An introduction to visual cues
Visual supports are aids such as objects of reference, photographs, symbols, signing and text which can be used with pupils with SEND to support spoken language. There is a developmental progression from concrete to abstract – e.g: real cup → photo of real cup → symbol of cup → the word ‘cup’. Your choice of visuals (objects/photos/ symbols/ words) should match the pupil’s level of understanding.
They are beneficial for the following reasons:
- They can be used as a communication aid to develop a pupil’s expressive skills and spontaneous interaction.
- They are permanent.
- They are a constant visual reminder – useful for children who may take longer to process verbal language.
- They do not require the pupil to remember verbal instructions.
- They can help a pupil to predict what will happen and prepare for any changes ahead of time.
- They can promote independent working.
- They can motivate appropriate behaviour.
How to use visual supports with pupils
Pupils with limited communication skills need some way to help them express themselves. A Communication Book contains photos, symbols or text to help the pupil develop their expressive skills.
Making choices can be hard for pupils with SEND. Giving them a limited choice shown visually will help them maintain focus. Choices must be realistic and match the pupil’s level of understanding. Think about using choice boards at snack time, break time, wet play time or give a choice of reward when work has been completed.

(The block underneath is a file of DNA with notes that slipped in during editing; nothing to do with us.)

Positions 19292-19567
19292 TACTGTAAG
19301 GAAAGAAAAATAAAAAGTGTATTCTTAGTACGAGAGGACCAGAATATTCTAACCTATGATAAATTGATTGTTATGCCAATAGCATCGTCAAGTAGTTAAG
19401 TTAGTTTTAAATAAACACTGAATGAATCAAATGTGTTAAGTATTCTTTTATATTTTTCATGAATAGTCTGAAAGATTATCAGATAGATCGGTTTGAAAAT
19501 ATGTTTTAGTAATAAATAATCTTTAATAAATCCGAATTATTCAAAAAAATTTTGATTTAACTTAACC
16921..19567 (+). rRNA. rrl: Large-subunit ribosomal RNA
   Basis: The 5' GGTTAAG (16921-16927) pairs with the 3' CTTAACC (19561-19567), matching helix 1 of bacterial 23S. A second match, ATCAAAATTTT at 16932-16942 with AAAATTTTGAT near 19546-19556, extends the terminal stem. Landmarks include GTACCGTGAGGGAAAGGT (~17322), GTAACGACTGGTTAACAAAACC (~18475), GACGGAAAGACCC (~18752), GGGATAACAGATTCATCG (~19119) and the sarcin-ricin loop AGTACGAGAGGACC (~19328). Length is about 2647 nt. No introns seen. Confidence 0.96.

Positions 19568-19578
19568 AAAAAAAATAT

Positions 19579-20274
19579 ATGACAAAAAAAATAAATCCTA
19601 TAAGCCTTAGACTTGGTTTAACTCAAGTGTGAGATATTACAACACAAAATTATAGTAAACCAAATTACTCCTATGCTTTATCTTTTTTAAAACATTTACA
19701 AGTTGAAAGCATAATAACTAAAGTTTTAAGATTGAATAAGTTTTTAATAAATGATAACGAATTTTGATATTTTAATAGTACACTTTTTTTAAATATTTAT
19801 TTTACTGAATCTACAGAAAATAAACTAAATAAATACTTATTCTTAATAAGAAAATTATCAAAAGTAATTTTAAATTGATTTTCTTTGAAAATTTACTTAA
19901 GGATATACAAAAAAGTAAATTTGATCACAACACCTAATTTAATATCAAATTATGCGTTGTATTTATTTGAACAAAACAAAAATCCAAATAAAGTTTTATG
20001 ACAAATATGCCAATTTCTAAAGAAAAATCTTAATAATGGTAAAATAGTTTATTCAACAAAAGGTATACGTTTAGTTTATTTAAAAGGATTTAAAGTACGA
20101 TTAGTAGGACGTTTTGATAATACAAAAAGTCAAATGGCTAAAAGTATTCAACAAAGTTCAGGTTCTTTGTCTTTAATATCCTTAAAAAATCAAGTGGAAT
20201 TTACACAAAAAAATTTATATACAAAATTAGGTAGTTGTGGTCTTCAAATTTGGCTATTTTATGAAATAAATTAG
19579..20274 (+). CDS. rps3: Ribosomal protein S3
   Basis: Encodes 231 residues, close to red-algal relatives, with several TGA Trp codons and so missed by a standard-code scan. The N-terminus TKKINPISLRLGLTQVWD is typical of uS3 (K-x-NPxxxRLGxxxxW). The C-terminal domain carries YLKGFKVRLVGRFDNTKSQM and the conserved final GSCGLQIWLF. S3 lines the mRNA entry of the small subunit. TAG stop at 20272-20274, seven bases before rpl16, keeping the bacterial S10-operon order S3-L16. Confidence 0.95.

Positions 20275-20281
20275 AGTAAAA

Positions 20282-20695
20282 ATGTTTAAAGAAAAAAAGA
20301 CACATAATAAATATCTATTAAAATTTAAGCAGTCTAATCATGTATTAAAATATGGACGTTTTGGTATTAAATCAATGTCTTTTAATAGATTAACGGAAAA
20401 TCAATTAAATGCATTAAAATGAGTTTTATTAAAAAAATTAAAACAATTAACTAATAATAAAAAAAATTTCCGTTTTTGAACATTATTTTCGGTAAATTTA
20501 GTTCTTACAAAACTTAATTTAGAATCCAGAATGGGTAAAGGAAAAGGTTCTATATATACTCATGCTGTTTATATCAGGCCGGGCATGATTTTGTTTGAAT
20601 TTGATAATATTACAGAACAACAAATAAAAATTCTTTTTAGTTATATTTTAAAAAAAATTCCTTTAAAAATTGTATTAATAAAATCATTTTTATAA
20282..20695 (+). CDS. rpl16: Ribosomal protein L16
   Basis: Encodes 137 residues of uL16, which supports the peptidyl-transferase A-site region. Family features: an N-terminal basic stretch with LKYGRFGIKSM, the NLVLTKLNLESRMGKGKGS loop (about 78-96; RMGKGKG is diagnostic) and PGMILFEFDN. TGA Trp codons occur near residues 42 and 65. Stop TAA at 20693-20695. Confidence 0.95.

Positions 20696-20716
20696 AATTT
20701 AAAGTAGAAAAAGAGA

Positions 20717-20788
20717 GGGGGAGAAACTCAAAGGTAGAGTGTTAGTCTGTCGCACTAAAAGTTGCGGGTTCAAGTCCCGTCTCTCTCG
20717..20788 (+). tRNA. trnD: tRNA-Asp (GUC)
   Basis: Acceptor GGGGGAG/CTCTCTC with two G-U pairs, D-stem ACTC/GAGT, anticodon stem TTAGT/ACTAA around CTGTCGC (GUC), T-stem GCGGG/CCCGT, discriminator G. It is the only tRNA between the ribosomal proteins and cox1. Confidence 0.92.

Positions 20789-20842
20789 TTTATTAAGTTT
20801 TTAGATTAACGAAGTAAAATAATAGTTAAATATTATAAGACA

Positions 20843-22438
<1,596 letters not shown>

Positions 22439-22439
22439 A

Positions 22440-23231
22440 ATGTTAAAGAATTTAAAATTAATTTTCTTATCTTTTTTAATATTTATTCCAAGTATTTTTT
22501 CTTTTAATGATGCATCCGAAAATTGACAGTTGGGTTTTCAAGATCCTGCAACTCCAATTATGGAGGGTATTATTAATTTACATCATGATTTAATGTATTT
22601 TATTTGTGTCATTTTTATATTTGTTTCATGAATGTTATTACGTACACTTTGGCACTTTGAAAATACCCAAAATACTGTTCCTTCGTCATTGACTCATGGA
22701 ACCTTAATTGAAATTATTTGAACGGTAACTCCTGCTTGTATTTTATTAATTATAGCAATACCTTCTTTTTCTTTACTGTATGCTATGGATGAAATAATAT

For EYFS children, using a choice board can help to structure freeflow.
- For more information see Using choosing boards
First and then
A ‘First….then’ board (sometimes called ‘Now and Next’) helps a student to become aware of the basic sequence of activities during their day and shows him/her what will happen next. It can also be used to show the student that a preferred activity (one that they will find motivating) will happen, but after something else: e.g. “First work, then snack”. It is a good idea to point at the symbols and talk the student through the ‘First , then…’ sequence of activities. The board can then be placed near them so that they can refer to it.
Although simple, this strategy can be an effective tool to help with behaviour management when a pupil is finding it hard to follow instructions.
- For more information, see using ‘First, Then’ boards
Timetables are another good way of helping to create structure and routine for children with SEND. This could be done for the whole class or individually, as long as the focus child knows where to see it. However it needs to be kept up to date and reflect changes to the normal routine when they occur.